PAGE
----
The question is probably clear in the title. In many of my applications mostly computer vision, I might not have the closed-form or analytical form of f (a multivariable function).

It's calculated numerically instead and in general, non-linear, without guarantee of smoothness or differentiable. Since it includes:

function f = nlfun(x)

    if .. 

    switch ..
    case 1:
       f = nonlinear_function

How may I investigate this f=nlfun(x) characteristics e.g. smoothness, differentiable...? and finally, calculate its Jacobian?

Thank you

  • $\begingroup$ if my question is not appropriate for Math forum, please move it to a suitable one. Is it computer science sector? $\endgroup$ – Shawn Le Mar 27 '14 at 17:47

I don't think it's possible to tell if a function is continuous/differentiable/smooth without knowing the function definition, i.e. its code. I don't even know how these concepts are defined in finite precision math. After all, the set of floating point numbers in a computer is not continuous.

On the other hand, it is easy to calculate the Jacobian of a function numerically. A Jacobian is a bunch of partial derivatives, and you can calculate them with finite differences. For example:

$$\mathbf{F}(\mathbf{x}) = u(x, y, z) \mathbf{i} + v(x, y, z)\mathbf{j} + w(x, y, z)\mathbf{k}$$

$$J = \begin{bmatrix} \dfrac{\partial u}{\partial x} & \dfrac{\partial u}{\partial y} & \dfrac{\partial u}{\partial z} \\ \dfrac{\partial v}{\partial x} & \dfrac{\partial v}{\partial y} & \dfrac{\partial v}{\partial z} \\ \dfrac{\partial w}{\partial x} & \dfrac{\partial w}{\partial y} & \dfrac{\partial w}{\partial z} \end{bmatrix}$$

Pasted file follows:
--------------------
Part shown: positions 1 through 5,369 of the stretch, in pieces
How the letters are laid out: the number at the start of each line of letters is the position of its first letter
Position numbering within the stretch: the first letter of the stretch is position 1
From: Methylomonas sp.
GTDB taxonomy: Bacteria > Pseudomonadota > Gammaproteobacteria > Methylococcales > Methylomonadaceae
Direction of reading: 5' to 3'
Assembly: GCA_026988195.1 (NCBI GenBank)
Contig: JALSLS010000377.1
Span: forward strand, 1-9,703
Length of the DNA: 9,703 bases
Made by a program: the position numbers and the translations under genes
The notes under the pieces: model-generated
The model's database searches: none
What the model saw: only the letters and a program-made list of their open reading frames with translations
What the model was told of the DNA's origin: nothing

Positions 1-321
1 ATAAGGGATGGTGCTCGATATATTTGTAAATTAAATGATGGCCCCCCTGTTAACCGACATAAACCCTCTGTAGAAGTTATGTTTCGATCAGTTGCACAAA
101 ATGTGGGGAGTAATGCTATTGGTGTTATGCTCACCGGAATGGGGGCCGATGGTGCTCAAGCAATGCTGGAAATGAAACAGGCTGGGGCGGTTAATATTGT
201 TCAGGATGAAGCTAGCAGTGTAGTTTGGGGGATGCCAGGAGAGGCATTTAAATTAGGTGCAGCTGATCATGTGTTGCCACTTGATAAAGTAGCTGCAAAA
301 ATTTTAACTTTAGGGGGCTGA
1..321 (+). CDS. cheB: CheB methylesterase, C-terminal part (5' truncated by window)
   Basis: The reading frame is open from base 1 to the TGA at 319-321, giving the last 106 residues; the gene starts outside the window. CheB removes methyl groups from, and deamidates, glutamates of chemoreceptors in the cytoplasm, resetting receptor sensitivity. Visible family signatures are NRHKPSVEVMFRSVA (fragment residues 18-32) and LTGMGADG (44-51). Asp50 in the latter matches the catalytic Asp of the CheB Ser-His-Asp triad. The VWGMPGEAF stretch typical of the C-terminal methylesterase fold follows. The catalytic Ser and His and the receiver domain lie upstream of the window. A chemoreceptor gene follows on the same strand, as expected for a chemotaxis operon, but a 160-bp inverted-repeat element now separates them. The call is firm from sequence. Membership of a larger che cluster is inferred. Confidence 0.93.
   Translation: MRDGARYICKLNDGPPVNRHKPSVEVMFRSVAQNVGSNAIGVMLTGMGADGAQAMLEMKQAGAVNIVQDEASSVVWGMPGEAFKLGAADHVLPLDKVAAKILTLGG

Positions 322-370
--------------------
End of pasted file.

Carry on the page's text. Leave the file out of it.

$$\frac{\partial u}{\partial x} \approx \frac{u(x+h, y, z) - u(x-h, y, z)}{2h}$$

$h$ is a small number like $10^{-3}$. If it is too big, you will get big truncation errors. If it is too small, you will get big roundoff errors. Usually it must be calibrated by trial and error until you get good results.

Often what you need is the Jacobian determinant, which can be calculated from the above matrix.

When using finite differences, you don't need to know the function definition. You just need to call it a couple of times with different parameters.

  • 1
    $\begingroup$ Thank you! at some points you've answered 3 of my problems: 1) using finite difference (there are several formulation for this I guess), 2) h is chosen in a trial and error manner, 3) another confirmation about no necessity of function's definition (simply sometimes it's not in closed-form) $\endgroup$ – Shawn Le Mar 28 '14 at 7:33
  • 1
    $\begingroup$ Also, smoothness and differentiability of such function is hard or impossible to check $\endgroup$ – Shawn Le Mar 28 '14 at 7:36
  • 2
    $\begingroup$ @ShawnLe, If you want to check smoothness, you can do FFT, if it has high-frequency energy, it means it has high oscillation. In this way, it is not very smooth $\endgroup$ – ytyyutianyun May 16 '18 at 19:43

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